The laboratory is exploding with multiple software solutions that connect disparate systems across the enterprise. These software solutions create and transfer clinical information to different end points and support pathways for clinical decision logic that can be harnessed into key analytical data.
The data generated from these lab software systems is fueling the growing need for analytics and actionable informatics to support insight into the healthcare continuum. We know that lab software systems contain valuable raw descriptive data that can be transformed to support both diagnostic and predictive analytics as the data moves up and down the information chain.
That means now more than ever, we need to know that laboratory results and the digital logic used to support result delivery is accurate and reliable. With more and more laboratory results being managed by digital systems, how do we know that the logic behind those systems is correct? What is the lab relying on to ensure that the software that calculates, manipulates, and auto-verifies laboratory diagnostic information is, in fact, accurate? How can it be assured that the clinical data generated by these software systems does not cause patient harm?
The answer to these questions is that we must trust but verify these software solutions when they are implemented, when there are updates, and when any changes occur. Epner, Gans and Garber, in their article “When Diagnostic Testing Leads to Harm: A New Outcomes Approach for Laboratory Medicine,”1 indicate that one of the five causes of patient harm related to analytical testing is result inaccuracy. We know that result accuracy can be impacted by mechanical issues like instrument calibration but perhaps less conspicuous and not as easily detected are the errors that come from improperly configured data inputs, software rules syntax issues, and missing reference ranges on an EMR patient report. These omissions or errors lurk within laboratory software systems causing insidious issues. They can manifest themselves as a missing diagnostic comment, a critical value that never triggers a pop-up notification, or a test code that is omitted from an interface. These issues can directly impact patient care by what was not reported or not analyzed, just as much as a mechanical instrument or device error that impacts a patient result.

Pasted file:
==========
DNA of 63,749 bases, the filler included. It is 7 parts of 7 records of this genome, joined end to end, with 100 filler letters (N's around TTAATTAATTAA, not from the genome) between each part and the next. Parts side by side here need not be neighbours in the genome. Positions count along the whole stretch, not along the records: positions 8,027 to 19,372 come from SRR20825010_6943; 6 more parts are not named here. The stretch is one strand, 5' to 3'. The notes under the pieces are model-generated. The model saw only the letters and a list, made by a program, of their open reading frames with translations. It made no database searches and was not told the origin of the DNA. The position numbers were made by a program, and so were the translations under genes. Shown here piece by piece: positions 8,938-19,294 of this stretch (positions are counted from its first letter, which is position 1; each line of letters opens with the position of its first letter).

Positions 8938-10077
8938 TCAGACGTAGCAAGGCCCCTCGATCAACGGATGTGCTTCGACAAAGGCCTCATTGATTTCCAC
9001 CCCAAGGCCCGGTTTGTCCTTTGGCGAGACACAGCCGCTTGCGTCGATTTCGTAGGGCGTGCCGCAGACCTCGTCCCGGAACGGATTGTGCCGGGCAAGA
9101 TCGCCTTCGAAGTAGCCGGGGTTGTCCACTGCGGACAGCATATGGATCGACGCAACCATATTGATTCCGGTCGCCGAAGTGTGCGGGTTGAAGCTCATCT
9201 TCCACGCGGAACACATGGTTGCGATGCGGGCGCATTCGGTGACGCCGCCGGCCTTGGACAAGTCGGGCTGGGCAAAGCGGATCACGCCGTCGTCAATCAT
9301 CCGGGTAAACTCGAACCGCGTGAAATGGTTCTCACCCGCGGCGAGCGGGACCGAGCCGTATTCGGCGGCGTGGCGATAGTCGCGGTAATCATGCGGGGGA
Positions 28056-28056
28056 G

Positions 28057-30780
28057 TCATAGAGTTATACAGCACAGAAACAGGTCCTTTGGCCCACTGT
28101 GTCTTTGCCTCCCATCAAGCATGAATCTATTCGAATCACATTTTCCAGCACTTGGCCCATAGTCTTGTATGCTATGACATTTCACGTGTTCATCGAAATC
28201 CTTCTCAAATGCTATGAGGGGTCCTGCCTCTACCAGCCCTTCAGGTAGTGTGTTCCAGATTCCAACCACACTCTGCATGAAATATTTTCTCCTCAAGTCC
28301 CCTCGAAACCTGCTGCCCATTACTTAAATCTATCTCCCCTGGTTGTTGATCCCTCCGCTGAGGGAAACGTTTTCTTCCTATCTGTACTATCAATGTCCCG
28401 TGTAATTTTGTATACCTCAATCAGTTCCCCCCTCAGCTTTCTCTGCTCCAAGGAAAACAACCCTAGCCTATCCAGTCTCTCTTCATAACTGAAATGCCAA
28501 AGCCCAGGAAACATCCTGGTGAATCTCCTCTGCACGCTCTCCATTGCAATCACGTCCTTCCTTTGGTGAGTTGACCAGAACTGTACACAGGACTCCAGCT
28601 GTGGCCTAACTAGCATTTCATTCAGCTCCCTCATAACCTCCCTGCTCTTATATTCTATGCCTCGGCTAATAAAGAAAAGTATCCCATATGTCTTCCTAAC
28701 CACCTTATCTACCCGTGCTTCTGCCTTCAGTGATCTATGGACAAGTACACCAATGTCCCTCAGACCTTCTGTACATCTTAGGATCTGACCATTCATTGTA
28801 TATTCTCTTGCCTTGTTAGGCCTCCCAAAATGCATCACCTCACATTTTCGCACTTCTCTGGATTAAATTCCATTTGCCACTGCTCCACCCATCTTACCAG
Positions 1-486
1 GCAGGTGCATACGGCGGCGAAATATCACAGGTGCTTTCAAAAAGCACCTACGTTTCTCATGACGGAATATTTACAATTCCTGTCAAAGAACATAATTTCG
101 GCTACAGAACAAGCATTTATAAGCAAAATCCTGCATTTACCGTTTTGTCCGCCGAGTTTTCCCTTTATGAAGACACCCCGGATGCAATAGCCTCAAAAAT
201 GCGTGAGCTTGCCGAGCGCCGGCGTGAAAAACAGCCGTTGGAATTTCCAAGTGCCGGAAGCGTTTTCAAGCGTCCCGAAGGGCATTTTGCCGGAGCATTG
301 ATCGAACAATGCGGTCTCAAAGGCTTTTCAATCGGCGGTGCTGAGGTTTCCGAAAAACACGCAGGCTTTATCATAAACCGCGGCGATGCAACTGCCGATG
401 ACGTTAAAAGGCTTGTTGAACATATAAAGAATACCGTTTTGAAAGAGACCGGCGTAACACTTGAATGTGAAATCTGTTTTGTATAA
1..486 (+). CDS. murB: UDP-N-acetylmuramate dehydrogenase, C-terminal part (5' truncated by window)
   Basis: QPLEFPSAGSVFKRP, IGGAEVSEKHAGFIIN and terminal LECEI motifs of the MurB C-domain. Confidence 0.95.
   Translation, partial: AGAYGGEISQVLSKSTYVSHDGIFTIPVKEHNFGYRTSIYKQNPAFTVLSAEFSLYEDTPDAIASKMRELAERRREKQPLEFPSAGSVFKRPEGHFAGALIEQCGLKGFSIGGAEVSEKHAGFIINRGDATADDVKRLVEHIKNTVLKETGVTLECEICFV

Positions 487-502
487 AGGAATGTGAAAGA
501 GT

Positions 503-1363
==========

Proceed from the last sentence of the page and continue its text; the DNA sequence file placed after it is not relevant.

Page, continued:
Lab IT projects are stacking up. Continuous verification testing is now the norm vs. the exception. IT and LIS teams are now tasked with perpetual software system verification projects to keep software current from the vendor and clinically relevant based on the laboratory best practices. All of this takes time and resources to ensure that these various lab software systems are fully verified before they are placed into production.
The following are general best practices for software verification testing for laboratory software. Refer to CLSI Auto-08 (Managing and Validating Laboratory Information Systems)2 and Auto-10 (Auto-verification of Clinical Laboratory Test Results)3 for validation and verification documentation templates.
- Maintain a test system. A separate test system or area for verifying new software or proposed changes will enable you to maintain your production integrity and minimize any downtime for all software verification activities. The test system should be synced up with the configuration of the production system to ensure that what is being verified in the test system is the same as in the production system.
- Separate your testing into dry and wet testing. Determine your software system requirements for testing to verify your data input configurations. Can these configuration parameters be tested within the test system or do the configuration variables require clinical samples to imitate the behavior of the production system? Evaluation of your workflows and information transitions via a two-way diagram will provide you the information to determine what can be tested in a closed environment or should be tested across systems using simulated or clinical specimens.